LUCAS and ATKINSON, JJ., Concur.
- When a trial court determines on the merits that a defendant is not entitled to immunity under the stand-your-ground law, the defendant may file a petition for a writ of prohibition to seek review in this court. Jefferson, 264 So. 3d at 1023; see also Garcia v. State, No. 2D18-4541, 2019 Fla. App. LEXIS 17909, 2019 WL 6333790 (Fla. 2d DCA Nov. 27, 2019) (discussing the availability of prohibition but stating that certiorari is an appropriate vehicle where “the trial court erred in its construction of the Stand Your Ground statute [and] we are unable to determine whether Mr. Garcia is entitled to immunity on the merits”). Although a prohibition petition proceeds under our writ jurisdiction, in the stand-your-ground context, we review the merits of the motion to dismiss as though this were a direct appeal under our appellate jurisdiction. See Little, 111 So. 3d 214, 217 (Fla. 2d DCA 2013) (citing Sutton v. State, 975 So. 2d 1073, 1077-78 (Fla. 2008)).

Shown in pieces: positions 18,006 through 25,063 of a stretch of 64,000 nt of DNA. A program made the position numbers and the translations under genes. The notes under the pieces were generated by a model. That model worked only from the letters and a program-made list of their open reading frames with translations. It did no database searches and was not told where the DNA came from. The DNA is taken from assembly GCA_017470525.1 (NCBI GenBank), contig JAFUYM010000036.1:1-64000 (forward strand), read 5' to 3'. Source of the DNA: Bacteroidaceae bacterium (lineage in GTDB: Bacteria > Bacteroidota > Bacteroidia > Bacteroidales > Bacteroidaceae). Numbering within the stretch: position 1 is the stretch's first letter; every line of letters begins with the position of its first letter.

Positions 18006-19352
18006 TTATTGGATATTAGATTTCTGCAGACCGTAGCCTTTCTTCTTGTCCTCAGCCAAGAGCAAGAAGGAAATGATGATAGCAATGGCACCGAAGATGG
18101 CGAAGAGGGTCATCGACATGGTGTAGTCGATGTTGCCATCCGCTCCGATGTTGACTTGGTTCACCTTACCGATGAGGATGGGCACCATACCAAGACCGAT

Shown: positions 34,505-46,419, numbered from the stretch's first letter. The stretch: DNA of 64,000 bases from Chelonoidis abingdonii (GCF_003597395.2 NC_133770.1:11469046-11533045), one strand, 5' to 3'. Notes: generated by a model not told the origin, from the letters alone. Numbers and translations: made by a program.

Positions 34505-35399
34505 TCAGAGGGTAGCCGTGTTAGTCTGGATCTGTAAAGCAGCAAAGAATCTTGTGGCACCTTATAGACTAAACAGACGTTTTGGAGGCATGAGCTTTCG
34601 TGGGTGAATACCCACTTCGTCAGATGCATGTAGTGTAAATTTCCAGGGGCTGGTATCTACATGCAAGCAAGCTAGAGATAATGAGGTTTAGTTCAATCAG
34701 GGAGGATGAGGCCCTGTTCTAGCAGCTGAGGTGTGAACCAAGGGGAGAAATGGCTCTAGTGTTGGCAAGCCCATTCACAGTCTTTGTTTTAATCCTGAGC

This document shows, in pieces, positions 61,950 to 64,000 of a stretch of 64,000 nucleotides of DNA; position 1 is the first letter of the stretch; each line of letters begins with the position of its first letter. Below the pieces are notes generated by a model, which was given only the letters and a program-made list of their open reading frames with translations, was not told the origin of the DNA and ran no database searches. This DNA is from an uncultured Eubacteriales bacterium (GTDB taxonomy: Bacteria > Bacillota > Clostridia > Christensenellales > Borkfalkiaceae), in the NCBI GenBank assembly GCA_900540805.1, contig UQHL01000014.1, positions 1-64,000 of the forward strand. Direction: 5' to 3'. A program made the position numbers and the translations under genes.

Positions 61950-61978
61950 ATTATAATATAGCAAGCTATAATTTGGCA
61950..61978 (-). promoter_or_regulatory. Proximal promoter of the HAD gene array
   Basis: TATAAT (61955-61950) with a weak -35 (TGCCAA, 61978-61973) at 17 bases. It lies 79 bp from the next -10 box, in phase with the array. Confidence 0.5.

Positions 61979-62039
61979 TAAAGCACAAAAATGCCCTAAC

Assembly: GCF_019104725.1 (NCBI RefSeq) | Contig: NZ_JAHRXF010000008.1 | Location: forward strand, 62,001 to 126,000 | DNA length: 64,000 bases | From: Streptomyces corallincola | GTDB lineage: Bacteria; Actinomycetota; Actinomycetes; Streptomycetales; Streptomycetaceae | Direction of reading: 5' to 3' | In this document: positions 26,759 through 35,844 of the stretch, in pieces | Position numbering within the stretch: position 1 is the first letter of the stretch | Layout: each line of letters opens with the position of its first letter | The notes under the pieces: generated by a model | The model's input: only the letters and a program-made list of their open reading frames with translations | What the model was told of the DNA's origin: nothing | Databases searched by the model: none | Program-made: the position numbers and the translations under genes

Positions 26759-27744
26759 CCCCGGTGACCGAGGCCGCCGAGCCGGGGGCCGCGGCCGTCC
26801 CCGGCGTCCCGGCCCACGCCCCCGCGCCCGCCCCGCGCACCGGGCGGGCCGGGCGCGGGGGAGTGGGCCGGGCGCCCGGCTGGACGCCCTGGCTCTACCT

- In Little, we may have applied the competent substantial evidence standard to this question, but that is because that is the standard the defendant argued was applicable. 111 So. 3d at 218 (“Little argues that the circuit court’s ruling is erroneous because it is not supported by competent, substantial evidence.”). We do not read Little as holding that the ultimate question under section 776.012(2) is reviewed for competent substantial evidence. We note, however, that some decisions of other courts appear to have applied the competent substantial evidence standard without explaining why that standard is the one that should be applied or explicitly holding that competent substantial evidence is the appropriate standard. See, e.g., Arauz v. State, 171 So. 3d 160, 162 (Fla. 3d DCA 2015); State v. Wonder, 162 So. 3d 59, 61-62 (Fla. 4th DCA 2014). We analyze this question in the text and conclude that the de novo standard applies.
- The trial court did not say explicitly that the State failed to prove by clear and convincing evidence that Mr. Bouie never had an objectively reasonable belief that deadly force was necessary to protect Mr. McGee from imminent death or great bodily harm. But we do not see any other reasonable way to interpret its statements that “the Defendant may possibly have believed that this can of mace may have constituted a weapon to be used against Mr. McGee” and that “Defendant possibly believed that he needed to defend his brother from an alleged attack by Mr. Favors with an unknown weapon.”
- These findings were supported by competent substantial evidence at the evidentiary hearing. Kalisz v. State, 124 So. 3d 185, 201 (Fla. 2013).